The mechanical reel-spinning slot machine continues to prove itself popular with players
By Frank Legato
For a century, the perception of what constituted a slot machine remained the same—three physical spinning reels, a simple pay schedule displayed on the front with bar symbols, 7s and fruit symbols.
Certainly, changes were made along the way to enhance the game. Slot handles gave way to spin buttons. (Some still like the handles, but these days, all handles do is hit an internal spin button.) Coins gave way to bill acceptors and credit play, eliminating the coin slot—which was the origin of the term “slot machine.” Ticket in/ticket out operation made credit play even easier. Single paylines gave way to games with three, five or nine paylines.
But mechanical spinning reels and simple pay schedules remained at the core of the slot machine. Then, in the mid-1990s, a new type of slot machine began to take hold, first with so-called “Australian-style” video slots, with their poker symbols (they’re still called “pokies” in Australia), encyclopedic pay schedules, and paylines that began with nine and evolved to 45 lines, even 100 lines.
Then there were the bonus events. Reel-symbol triggers would enact a “game within a game”—a picking event, or a second-screen event related to the theme of the slot machine. Though these secondary bonus events may have originated with the Australian pokies, U.S. slot manufacturers quickly jumped on the bandwagon with themed bonuses. The mechanical reel-spinners would start, with games like Wheel of Fortune and its venerable roulette-style bonus wheel. Other reel-spinners would follow suit, but video slots were the venue where elaborate themed bonus events would reach their apex.
For U.S. manufacturers, it started with the WMS game Reel ’Em In. The second-screen bonus depicted fishermen (and fisherwomen) on a lake, making hilarious wisecracks with Chicago accents (WMS was located in Chicago) as they dropped their lines into the water, “fishing” for bonuses. IGT would soon follow with games like Lucky Larry’s Lobstermania and its funny “Buoy Bonus,” and soon, animated bonus features were all the rage.
By the early 2000s, the popular culture themes in video slots were everywhere, as were bonuses that followed the theme. The Beverly Hillbillies. Gilligan’s Island. Playboy. Betty Boop. Popeye. M*A*S*H. Around the same time, many casino industry pundits began predicting that the rise of popular video slots would soon result in the demise of traditional mechanical reel-spinners.
Seriously. Professionals who I had known since the 1980s were predicting that mechanical reel-spinners would be extinct by 2010. I never believed them. Part of my opinion was due to the fact that, despite all the new elaborate bonuses and comical animated sequences, mechanical reel-spinners were the style of game to which I always returned.
After all, how many times do you laugh at a joke that keeps repeating itself? How many times do you look at a bonus drawing on a TV show you love before it becomes tiresome? That’s one reason most of those games have disappeared. In the end, slot machines are about gambling and winning money.
That’s what the reel-spinners are all about—working to beat the house edge by bankrolling your game, searching for that big payoff.
Well, it looks like I was right after all. Gilligan’s Island, Popeye—those are the games that are now extinct. The reel-spinners—Wheel of Fortune, Double Diamond, Top Dollar, Quick Hit—those are the games that have survived.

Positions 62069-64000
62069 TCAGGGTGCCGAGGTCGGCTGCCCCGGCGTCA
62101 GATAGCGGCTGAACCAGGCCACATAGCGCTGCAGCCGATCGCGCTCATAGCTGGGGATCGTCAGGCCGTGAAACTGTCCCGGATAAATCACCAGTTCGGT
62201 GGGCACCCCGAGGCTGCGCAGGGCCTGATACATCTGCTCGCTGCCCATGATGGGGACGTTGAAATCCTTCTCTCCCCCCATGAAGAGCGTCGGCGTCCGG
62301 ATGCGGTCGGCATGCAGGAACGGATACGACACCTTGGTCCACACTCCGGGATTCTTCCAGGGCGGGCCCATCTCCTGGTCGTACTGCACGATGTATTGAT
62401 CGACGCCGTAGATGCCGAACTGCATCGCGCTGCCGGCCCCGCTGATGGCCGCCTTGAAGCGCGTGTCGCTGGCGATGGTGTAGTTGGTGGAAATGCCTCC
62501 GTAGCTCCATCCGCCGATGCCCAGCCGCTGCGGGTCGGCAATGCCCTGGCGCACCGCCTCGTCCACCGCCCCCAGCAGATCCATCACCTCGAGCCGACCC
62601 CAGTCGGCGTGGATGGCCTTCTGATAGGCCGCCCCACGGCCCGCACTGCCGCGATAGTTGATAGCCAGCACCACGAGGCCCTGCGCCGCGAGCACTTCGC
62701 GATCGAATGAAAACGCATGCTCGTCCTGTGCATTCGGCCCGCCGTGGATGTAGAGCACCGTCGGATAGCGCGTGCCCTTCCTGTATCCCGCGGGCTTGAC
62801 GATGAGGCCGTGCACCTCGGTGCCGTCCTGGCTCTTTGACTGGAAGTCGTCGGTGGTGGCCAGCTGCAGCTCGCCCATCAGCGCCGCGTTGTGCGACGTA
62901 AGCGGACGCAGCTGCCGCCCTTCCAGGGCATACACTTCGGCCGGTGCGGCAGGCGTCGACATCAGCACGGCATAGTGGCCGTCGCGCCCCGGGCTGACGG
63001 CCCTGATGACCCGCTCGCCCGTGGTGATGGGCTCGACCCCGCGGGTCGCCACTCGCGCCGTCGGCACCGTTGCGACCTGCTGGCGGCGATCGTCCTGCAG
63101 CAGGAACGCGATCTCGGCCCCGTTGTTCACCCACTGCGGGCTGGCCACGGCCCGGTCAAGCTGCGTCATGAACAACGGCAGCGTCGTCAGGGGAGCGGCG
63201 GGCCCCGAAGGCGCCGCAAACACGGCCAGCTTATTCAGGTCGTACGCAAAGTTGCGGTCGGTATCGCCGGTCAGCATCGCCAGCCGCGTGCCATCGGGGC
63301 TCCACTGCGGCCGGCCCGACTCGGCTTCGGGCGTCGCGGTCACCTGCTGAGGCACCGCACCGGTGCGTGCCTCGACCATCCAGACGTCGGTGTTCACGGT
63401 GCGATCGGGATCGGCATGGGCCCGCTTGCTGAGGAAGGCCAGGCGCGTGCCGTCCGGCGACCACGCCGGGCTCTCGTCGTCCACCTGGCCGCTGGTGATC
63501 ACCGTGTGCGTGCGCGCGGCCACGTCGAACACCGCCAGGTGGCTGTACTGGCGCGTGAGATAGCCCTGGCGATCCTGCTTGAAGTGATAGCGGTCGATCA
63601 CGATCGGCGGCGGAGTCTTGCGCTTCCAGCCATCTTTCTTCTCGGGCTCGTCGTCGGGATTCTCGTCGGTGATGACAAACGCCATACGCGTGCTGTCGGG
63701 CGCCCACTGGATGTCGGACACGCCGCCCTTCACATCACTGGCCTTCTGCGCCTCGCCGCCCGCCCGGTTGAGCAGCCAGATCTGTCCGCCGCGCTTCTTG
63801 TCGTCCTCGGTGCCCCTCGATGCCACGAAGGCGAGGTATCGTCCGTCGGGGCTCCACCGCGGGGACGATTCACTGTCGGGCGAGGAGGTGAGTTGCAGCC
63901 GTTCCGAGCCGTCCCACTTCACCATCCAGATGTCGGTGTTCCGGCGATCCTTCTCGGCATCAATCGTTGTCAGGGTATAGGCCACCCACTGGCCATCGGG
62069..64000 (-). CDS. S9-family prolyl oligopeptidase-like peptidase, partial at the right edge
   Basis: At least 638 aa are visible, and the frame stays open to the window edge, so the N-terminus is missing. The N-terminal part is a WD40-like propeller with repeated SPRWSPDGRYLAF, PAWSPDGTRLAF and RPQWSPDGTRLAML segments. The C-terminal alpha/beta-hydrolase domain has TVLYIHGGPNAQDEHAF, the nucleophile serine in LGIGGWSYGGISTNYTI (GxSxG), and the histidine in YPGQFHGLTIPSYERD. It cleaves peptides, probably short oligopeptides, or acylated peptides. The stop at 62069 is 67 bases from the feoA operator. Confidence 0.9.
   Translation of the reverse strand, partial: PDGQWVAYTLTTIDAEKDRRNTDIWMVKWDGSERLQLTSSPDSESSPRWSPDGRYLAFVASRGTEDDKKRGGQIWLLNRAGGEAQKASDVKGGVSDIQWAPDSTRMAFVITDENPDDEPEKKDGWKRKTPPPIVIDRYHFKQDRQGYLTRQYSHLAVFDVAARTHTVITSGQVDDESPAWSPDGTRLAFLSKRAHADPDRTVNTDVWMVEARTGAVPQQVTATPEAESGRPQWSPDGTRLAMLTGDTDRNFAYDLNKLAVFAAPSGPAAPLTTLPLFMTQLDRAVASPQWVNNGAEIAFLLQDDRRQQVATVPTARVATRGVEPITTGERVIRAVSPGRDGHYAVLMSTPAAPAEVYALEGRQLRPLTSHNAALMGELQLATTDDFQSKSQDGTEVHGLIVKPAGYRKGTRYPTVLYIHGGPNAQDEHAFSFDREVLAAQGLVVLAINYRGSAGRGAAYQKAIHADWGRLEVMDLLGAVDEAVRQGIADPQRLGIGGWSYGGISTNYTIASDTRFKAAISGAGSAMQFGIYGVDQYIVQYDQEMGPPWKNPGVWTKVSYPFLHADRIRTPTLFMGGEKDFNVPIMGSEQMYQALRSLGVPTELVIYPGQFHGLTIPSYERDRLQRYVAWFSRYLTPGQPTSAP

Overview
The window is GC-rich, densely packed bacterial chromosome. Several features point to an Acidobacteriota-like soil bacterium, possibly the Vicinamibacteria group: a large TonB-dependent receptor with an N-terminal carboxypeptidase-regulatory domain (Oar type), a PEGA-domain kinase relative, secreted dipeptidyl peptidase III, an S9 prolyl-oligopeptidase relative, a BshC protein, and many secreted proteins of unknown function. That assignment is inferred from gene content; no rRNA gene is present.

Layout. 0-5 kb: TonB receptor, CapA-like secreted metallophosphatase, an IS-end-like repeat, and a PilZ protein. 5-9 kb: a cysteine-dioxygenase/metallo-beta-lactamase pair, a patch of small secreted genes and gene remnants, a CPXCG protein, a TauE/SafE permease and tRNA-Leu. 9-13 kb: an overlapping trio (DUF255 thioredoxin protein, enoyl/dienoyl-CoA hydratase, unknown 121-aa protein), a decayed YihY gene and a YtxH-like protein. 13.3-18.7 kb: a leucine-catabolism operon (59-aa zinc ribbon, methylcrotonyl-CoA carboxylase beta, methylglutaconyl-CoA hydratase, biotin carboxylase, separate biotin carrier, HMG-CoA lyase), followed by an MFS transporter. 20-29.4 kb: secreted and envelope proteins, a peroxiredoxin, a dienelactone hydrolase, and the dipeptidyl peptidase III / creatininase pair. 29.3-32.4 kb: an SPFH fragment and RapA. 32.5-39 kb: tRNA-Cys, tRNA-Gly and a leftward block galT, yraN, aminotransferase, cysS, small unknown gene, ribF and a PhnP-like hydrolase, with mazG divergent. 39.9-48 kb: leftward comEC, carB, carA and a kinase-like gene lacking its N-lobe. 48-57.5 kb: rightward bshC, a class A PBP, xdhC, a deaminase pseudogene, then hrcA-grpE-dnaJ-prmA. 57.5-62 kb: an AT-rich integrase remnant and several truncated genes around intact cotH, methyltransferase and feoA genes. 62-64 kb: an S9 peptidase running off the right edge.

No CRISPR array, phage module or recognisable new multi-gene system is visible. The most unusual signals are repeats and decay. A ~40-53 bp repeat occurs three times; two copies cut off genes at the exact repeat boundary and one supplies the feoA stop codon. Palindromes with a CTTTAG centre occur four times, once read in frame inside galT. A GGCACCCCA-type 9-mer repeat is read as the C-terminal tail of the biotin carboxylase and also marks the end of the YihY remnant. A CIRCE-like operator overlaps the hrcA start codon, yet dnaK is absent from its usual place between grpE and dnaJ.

Many of the slot manufacturers eventually realized that this genre of game was still wildly popular, and that the reel-spinning market had been underserved for years.
What we’ve seen in recent years is a rededication by the slot-makers of resources to create new mechanical reel-spinners that played just like the traditional games but offered all the modern amenities. IGT and Light & Wonder—the former Bally—have launched new reel-spinning cabinets that painstakingly duplicate all the basics of the classic game, but with modern perks like player-selectable denominations, onboard cellphone charging and more. This year, Light & Wonder even rolled out a new version of the classic hit Blazing 7s.
Other manufacturers have begun to serve the traditional slot player. Everi, for instance, has mastered the art of the mechanical reel-spinner with games like Triple Jackpot Gems, Blazin’ Gems Deluxe and my personal favorite, Rocky & Bullwinkle. In fact, Everi is already on its second generation of reel-spinning cabinets. Aristocrat has its RELM series of mechanical reel-spinners. Ainsworth duplicates the classic reel-spinning experience with simple, high-denomination three-reel video slots.
These new-age mechanical reel-spinners implement technology that sets them apart, managing to use that technology to bring former video-only perks like free spins and cash-on-reels to the reel-spinning genre. IGT just launched its DiamondRS reel-spinning cabinet, which features a new generation of transmissive reels technology called “Diamond Glass.” It allows a reel-spinner to employ special watermarks on reel symbols to multiply payouts, and allows multiple payline configurations on the same cabinet. Everi’s new Player Classic Signature cabinet also gives players the ability to select payline configurations.
Meanwhile, the slot-makers continue to roll out new versions of legendary reel-spinners. IGT’s Wheel of Fortune continues to reinvent itself with new versions. Light & Wonder’s Quick Hit series continues to roll out new games in the simplified progressive setup.
Yes, the video slot has evolved, with both popular culture themes like Game of Thrones and proprietary themes like Buffalo—and yes, Lucky Larry—implementing new game mechanics like hold-and-spin, expanding reels and multiple progressives.
But as Mark Twain may have said, it turns out that reports of the death of the spinning reel were greatly exaggerated.